How to find hope in the face of conflict

hope in the face of conflict

When a conflict looms large it can begin to feel like the only thing left between you. That’s an error of perception, of course. You are not one-dimensional figures with a single agenda; neither of you has become that. The conflict has blocked your views of each other as the multi-dimensional humans you really are. Don’t let it.

A woman calls me to discuss a conflict she’s facing. She talks about the frustration, the sadness, the way the conflict is always there, overshadowing so many of each day’s interactions with her partner, coloring how they both see the future. She asks me, How do I know there’s still hope for us?

How do you find hope in the face of conflict? It is a very fine question and one I am asked often in various forms: How do you know you can help us? Do you think I’m crazy to try one last time to change the conflict between us? I’m out of hope but keep thinking there must be something we haven’t tried yet. Is it worth it to try or are we wasting our time? Do you think there’s hope, Tammy?

At first blush, it seems an unanswerable question. It seems to require a crystal ball or for me to divine an answer from the air. But that isn’t the case. There is a way for her to glean how much of the relationship still feeds her soul, for her to see if there’s enough there to make it worth her effort. I tell her what I have suggested to many possible clients over the years.

I say, Go for a walk or a hike. Go out for dinner. Go to the amusement park. Go snowshoeing. Go skateboarding. Go anywhere you can be together without agenda and can talk freely. There is only one rule: You both must agree to pretend there is no heavy conflict between you, just for the period you’re out together. Talk about anything but the conflict or things that have fed the conflict. Spend your time talking about the things you enjoy talking about when there’s no conflict, laugh about the things that make you both laugh. Remember what it felt like before there was so much conflict that you couldn’t see past it. See what you see, see what you feel.

Try to do this a few times. Make the brief commitment to play pretend for a little of your time together. You don’t have to play the game forever, just for long enough to get a glimpse of what it’s possible to feel again.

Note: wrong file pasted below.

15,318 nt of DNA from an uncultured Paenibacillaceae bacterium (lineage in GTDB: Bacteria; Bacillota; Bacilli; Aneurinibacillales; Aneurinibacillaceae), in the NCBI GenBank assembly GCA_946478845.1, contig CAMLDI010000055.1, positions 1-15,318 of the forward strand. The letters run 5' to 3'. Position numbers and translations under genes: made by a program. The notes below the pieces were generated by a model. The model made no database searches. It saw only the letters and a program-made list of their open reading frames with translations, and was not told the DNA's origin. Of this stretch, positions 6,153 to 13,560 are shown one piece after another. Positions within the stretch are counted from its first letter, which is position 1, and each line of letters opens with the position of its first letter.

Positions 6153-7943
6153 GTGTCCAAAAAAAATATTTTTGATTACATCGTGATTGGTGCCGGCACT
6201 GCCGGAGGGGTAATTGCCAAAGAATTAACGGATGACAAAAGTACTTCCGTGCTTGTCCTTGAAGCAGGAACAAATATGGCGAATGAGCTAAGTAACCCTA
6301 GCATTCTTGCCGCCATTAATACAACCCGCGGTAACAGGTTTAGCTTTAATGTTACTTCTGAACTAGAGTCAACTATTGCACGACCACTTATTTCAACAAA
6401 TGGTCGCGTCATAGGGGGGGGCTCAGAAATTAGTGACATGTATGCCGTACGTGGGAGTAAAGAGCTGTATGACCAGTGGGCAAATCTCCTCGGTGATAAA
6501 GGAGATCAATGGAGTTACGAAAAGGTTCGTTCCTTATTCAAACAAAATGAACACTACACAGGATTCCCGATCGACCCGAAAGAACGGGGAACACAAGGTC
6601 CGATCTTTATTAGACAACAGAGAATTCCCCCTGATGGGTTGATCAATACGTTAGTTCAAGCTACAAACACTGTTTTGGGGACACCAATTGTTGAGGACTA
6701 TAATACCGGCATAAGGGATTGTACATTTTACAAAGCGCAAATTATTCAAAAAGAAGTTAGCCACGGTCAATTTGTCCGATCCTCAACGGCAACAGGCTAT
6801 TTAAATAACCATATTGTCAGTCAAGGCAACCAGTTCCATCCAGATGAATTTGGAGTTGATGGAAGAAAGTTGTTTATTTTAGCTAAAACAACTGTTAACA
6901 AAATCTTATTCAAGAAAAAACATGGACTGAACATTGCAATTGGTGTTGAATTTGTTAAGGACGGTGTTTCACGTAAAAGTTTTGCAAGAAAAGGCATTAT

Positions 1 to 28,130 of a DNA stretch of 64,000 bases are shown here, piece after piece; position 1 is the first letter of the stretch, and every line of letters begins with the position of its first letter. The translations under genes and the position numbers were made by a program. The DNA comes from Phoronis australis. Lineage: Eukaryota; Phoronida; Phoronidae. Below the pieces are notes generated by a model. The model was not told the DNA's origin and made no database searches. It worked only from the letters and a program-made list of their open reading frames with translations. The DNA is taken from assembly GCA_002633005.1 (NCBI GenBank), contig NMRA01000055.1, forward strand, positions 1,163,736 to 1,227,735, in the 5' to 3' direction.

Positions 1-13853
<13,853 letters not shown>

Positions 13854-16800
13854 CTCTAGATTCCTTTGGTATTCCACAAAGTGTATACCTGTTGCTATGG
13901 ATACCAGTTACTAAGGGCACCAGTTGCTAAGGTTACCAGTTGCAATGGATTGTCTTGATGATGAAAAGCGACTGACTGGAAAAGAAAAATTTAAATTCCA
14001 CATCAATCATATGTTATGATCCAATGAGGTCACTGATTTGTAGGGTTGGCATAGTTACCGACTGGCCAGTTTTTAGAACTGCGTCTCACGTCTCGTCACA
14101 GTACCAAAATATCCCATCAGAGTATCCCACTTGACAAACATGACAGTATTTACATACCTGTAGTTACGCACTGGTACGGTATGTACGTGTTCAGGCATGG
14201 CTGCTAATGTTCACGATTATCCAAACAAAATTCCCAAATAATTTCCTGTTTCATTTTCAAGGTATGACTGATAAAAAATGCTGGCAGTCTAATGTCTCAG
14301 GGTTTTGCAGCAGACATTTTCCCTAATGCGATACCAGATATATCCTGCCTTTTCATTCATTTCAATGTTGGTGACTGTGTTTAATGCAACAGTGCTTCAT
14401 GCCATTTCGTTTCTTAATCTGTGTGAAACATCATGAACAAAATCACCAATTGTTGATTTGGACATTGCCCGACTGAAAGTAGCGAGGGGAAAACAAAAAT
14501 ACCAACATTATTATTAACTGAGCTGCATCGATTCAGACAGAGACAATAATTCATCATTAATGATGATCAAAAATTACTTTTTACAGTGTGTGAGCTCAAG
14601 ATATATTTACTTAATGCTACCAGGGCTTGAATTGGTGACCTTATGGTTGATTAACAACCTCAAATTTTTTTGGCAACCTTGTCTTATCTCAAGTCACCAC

You have so many dimensions, so much about you that is outside of this conflict. You are like a beautiful glass marble, full of color, something interesting about you from every angle. So is he. So is she.

To find hope in the face of conflict, you must remind yourself what he or she is like outside of the conflict. You must see around the conflict as much as possible, see whether or not he is a person you want to continue with if the conflict is not separating you. You must see her as the multi-dimensional person she is.

That is where hope lives.

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  1. Rosa says

    I don´t want you think I always write the same, but Tammy, how beatiful are your quotes!! I have right now a big family trouble with a sister in law and me and my other brother and sisters feel in a whole. I use in the family meetings all what I have learned about negotiation and conflict resolution. In one of that meetings and when the conflicto begin the escalation, I said: “Remember, we have to be soft with the people and hard with the problem”. And I explained the meaning of that widely. In another meeting my sister in law said: “I don´t agree what Rosa said the last day”. And repeat what I said, “We have to confront people”. She still understand that be soft with people is being weak. She see inly her worries, needs and insterests. And the only thing stop here by know is the lawyer. It is very sad Tammy!!

    • says

      Rosa, it sounds like you’re on quite a rocky road right now. Such times in our lives truly put our skills and patience to the test and remind us that we mediators are but humble humans too.

  2. says

    Well, great advice as always, Tammy. I think of the Ken Cloke story where he helped mend a family rift of almost fifty years, and he got the two primary-combatant brothers to agree to fly kites together. The rift began when one brother was four years old, and one of that brother’s pained memories was how his older brother had broken his kite then.

  3. Dorothy Clough says

    I have a jar of old fashioned marbles on the kitchen window sill. Now they will remind me of this beautiful advice every morning! Thank you for this analogy! Dorothy

    • says

      I love this! I have a jar of marbles, too, and it’s what made me think about using them as an image in the story. They’re lovely to look at in the light on a window sill, aren’t they?